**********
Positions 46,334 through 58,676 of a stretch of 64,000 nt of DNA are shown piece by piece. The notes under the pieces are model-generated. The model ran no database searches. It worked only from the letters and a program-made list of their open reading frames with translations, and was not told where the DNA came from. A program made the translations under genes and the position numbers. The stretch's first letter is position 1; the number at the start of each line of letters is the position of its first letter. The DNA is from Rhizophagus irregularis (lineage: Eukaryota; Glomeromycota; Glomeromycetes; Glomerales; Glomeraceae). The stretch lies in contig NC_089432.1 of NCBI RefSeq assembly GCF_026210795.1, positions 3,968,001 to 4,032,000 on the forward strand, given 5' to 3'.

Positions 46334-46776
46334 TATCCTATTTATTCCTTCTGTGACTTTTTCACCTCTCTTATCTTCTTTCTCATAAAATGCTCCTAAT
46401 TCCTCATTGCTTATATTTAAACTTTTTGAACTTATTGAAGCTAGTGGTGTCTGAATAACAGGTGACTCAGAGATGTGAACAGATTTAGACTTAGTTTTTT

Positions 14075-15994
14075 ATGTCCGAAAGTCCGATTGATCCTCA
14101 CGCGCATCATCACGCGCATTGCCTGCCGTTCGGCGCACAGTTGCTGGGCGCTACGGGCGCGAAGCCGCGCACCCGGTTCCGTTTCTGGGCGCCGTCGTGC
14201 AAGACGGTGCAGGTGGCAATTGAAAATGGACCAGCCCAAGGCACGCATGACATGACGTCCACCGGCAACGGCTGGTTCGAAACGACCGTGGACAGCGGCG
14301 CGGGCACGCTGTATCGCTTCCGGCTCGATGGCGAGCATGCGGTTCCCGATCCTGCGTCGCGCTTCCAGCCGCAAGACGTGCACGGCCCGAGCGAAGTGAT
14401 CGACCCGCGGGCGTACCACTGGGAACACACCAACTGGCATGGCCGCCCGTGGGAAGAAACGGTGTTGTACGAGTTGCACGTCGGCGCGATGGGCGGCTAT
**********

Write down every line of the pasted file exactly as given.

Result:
Positions 46,334 through 58,676 of a stretch of 64,000 nt of DNA are shown piece by piece. The notes under the pieces are model-generated. The model ran no database searches. It worked only from the letters and a program-made list of their open reading frames with translations, and was not told where the DNA came from. A program made the translations under genes and the position numbers. The stretch's first letter is position 1; the number at the start of each line of letters is the position of its first letter. The DNA is from Rhizophagus irregularis (lineage: Eukaryota; Glomeromycota; Glomeromycetes; Glomerales; Glomeraceae). The stretch lies in contig NC_089432.1 of NCBI RefSeq assembly GCF_026210795.1, positions 3,968,001 to 4,032,000 on the forward strand, given 5' to 3'.

Positions 46334-46776
46334 TATCCTATTTATTCCTTCTGTGACTTTTTCACCTCTCTTATCTTCTTTCTCATAAAATGCTCCTAAT
46401 TCCTCATTGCTTATATTTAAACTTTTTGAACTTATTGAAGCTAGTGGTGTCTGAATAACAGGTGACTCAGAGATGTGAACAGATTTAGACTTAGTTTTTT

Positions 14075-15994
14075 ATGTCCGAAAGTCCGATTGATCCTCA
14101 CGCGCATCATCACGCGCATTGCCTGCCGTTCGGCGCACAGTTGCTGGGCGCTACGGGCGCGAAGCCGCGCACCCGGTTCCGTTTCTGGGCGCCGTCGTGC
14201 AAGACGGTGCAGGTGGCAATTGAAAATGGACCAGCCCAAGGCACGCATGACATGACGTCCACCGGCAACGGCTGGTTCGAAACGACCGTGGACAGCGGCG
14301 CGGGCACGCTGTATCGCTTCCGGCTCGATGGCGAGCATGCGGTTCCCGATCCTGCGTCGCGCTTCCAGCCGCAAGACGTGCACGGCCCGAGCGAAGTGAT
14401 CGACCCGCGGGCGTACCACTGGGAACACACCAACTGGCATGGCCGCCCGTGGGAAGAAACGGTGTTGTACGAGTTGCACGTCGGCGCGATGGGCGGCTAT